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WARMEST REGARDS: Grumbling about airlines

Published June 15. 2019 05:50AM

I was surprised this week when the main story in our local Florida paper was about a flight on Allegiant Air that was 14 hours late taking off.

The story ran in big bold type across the front page like it was “big news.”

The whole gist of the story was that the plane was delayed for several hours for a safety check then for a change of crew.

The couple quoted in the story thought the airline was negligent in that they were only given one free drink while they waited all those hours.

What surprised me wasn’t that a flight was delayed 14 hours. My surprise was that the paper thought that was big news.

Let me summarize in one sentence what most of us know: Airlines ain’t what they used to be.

My flights have been delayed or outright canceled so many times that I’m at the point where I fly somewhere the day before I have to be there.

It happened again this month as I waited leave for the airport for a flight back home to Florida.

When I checked my phone as I was ready to leave there was a message from the airline saying the flight was canceled. No reason was given.

It just said the airline would contact me when it made arrangements for a new flight.

Dummy me. I thought they meant there would be another flight later that day.

My son-in-law, who seems to be on an airplane as much as he is in a car, was savvier.

Give me your phone, he said, and I’ll book you on the first flight out of here.

The first flight out was leaving the next day. Greg told me I had to book immediately because everyone that was supposed to be on the canceled flight would be trying to get on the next day’s flight.

I’m so naive that I really believed the airline would be rescheduling me.

Seasoned traveler that he is, my son-in-law just laughed.

So, OK, I listened to him and rebooked for the next day.

Did you notice the new scam many most airlines now run? After you pay premium for a ticket, they asked you to pick your seat. They charge extra for the seat.

The first time my friend Ruth ran into this situation, she refused to pay another $49 for a seat.

“Don’t you have to give me a seat when I buy a ticket?” she asked.

“Yes, but you can’t pick your seat. You might get the middle seat in the last row,” she was warned.

She said she didn’t care what seat she was given and she wasn’t going to pay extra since they had to give her one.

Well, using that strategy, I wasn’t going to pay extra for my new flight. I didn’t care where I sat. I just wanted to get home.

Again, my son-in-law used his knowledge of airport situations to caution me.

“If you don’t have an assigned seat,” he said, “when you get to the airport you might find they overbooked and you are out of luck.”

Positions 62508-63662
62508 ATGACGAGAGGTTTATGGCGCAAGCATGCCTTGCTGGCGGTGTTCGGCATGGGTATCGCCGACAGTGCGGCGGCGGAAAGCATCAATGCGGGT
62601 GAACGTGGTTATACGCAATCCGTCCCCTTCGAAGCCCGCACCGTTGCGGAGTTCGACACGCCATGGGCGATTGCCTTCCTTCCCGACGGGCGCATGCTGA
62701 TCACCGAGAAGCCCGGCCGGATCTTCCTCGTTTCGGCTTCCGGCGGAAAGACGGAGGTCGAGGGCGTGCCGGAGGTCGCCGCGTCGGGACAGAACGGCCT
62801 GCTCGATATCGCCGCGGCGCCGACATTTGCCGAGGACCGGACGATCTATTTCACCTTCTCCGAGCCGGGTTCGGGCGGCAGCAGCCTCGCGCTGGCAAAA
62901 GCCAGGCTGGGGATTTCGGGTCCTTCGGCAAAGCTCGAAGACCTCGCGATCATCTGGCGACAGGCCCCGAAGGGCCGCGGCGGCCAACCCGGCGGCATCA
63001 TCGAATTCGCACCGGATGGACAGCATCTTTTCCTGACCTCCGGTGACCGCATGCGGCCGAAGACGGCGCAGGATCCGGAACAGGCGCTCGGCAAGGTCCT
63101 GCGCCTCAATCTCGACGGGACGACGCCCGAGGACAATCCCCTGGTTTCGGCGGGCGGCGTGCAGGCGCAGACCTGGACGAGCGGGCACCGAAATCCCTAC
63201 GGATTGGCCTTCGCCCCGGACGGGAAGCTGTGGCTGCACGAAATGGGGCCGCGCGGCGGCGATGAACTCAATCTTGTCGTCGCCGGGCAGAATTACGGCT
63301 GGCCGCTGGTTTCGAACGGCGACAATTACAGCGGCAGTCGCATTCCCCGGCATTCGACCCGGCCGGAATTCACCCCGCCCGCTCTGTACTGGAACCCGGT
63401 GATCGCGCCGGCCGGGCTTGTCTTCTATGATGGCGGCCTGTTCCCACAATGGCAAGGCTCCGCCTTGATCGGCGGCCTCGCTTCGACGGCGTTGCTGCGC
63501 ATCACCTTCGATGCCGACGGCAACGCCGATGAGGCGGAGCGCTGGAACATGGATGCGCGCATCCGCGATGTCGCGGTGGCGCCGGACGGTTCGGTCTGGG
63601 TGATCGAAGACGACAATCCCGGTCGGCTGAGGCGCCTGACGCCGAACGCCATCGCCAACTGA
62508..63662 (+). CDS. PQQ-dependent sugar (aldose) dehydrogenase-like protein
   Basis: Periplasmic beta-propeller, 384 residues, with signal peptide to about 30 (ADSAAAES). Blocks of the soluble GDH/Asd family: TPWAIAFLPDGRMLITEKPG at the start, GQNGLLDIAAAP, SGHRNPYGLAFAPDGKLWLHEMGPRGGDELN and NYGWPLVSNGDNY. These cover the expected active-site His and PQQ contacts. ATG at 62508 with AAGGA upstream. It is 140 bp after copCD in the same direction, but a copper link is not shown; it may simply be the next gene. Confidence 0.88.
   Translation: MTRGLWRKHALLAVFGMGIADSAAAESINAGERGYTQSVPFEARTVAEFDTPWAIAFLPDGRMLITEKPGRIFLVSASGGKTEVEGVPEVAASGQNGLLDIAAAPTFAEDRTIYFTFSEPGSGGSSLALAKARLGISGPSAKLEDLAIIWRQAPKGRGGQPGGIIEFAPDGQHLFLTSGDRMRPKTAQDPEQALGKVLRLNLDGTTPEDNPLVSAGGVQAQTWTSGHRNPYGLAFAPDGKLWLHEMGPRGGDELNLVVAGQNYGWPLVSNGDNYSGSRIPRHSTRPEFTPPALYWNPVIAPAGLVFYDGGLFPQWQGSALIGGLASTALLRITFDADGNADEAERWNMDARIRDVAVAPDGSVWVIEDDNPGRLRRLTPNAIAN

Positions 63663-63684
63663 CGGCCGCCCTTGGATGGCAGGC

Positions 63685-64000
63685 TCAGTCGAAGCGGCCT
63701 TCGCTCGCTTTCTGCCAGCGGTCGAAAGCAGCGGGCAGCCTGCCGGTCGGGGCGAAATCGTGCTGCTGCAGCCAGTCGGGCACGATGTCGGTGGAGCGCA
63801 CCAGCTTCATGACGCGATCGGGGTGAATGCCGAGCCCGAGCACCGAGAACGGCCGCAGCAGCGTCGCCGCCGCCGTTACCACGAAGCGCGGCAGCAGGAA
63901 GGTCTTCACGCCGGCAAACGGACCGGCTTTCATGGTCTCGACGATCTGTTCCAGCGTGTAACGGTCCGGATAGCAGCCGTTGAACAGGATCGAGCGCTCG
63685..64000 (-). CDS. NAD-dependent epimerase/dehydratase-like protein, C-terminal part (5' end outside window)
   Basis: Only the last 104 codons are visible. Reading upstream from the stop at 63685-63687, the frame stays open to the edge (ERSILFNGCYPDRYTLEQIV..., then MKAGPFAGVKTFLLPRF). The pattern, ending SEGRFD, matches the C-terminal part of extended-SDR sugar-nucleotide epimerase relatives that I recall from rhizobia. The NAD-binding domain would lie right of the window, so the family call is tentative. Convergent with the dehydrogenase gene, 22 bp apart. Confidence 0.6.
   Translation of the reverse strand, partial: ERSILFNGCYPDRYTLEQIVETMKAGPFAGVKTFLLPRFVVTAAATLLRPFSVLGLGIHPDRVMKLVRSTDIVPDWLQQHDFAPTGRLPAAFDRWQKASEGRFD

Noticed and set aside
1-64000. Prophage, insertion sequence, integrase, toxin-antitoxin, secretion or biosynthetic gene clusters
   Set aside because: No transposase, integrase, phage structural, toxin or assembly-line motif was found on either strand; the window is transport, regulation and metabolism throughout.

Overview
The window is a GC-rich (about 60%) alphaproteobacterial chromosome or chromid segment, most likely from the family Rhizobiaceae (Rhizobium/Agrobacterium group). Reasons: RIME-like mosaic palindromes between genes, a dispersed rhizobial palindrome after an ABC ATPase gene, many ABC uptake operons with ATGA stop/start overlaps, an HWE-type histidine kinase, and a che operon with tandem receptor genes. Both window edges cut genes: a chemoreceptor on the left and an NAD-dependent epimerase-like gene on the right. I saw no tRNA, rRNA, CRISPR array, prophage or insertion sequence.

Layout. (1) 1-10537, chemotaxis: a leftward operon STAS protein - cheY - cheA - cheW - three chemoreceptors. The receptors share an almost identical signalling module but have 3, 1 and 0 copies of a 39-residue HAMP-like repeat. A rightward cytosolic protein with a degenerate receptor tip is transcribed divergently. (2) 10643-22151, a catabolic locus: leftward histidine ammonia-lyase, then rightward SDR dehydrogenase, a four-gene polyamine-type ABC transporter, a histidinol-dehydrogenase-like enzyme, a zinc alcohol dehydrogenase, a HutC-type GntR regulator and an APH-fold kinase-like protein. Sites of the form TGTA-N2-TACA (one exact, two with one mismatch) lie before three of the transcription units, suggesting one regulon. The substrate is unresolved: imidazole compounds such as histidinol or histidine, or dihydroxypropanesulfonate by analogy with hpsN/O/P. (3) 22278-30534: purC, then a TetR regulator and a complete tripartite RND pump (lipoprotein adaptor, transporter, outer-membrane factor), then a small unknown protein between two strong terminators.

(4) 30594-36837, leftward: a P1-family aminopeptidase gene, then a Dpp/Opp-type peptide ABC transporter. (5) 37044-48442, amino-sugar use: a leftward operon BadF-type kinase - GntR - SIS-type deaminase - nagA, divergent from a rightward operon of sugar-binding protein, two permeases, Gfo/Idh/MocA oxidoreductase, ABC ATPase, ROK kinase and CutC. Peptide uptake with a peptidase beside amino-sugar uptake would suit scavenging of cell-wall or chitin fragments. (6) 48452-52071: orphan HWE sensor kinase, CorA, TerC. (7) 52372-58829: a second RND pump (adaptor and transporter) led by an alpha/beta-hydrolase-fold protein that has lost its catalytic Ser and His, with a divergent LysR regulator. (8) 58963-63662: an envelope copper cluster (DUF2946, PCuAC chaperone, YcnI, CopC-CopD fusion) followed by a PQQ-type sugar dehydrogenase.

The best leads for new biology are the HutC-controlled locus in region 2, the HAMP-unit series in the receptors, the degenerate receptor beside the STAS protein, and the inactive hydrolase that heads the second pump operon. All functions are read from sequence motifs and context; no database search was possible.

OK, I paid the extra money for a seat, even though it was a middle seat in the back.

When I got to the airport, I found Greg was right. The flight was overbooked. An airline employee was offering a voucher for a free flight the next day to anyone willing to give up a seat.

It took a while for them to convince five people to do it. If I would not have paid extra for a seat, I might have been one of the out-of-luck flyers.

Now, I ask you. How much sense does it make to sell an airline ticket but say we have to pay extra for a seat?

Don’t know if you noticed, but the extra charge for the seat can range from $17 to the “prime location $70 seat.”

No, prime location does not mean sitting in the first class or business section.

I think it’s all a bit of fraud they get away with.

The same thing is true when it comes to the discount airlines advertising prices that are way lower than other airlines.

So, you sign up for a discount ticket costing $179 for a round-trip ticket. What you don’t know is that before you finish paying their extra charges your $179 trip will be close over $400.

The last time that happened to me we were scheduled for a Spirit flight out of Atlantic City. We paid for a ride to the airport and settled down to wait for our flight.

As I was first in line waiting to board, the announcement came over the loudspeaker that the flight was canceled.

Not delayed. Canceled.

There we were in Atlantic City with no car and no way home.

Without boring you with details, we didn’t get out of that airport for three days. There were no flights back to Florida until then.

Remember when airline employees were called stewardess and they were all pleasant, nice looking women?

Now they’re called flight attendants and if you had a dime every time one smiled you still wouldn’t have enough for a cup of coffee.

I used to love airports and flights to anywhere.

Either I’m getting old and cranky or I’m right about airlines. They ain’t what they used to be.

Contact Pattie Mihalik at

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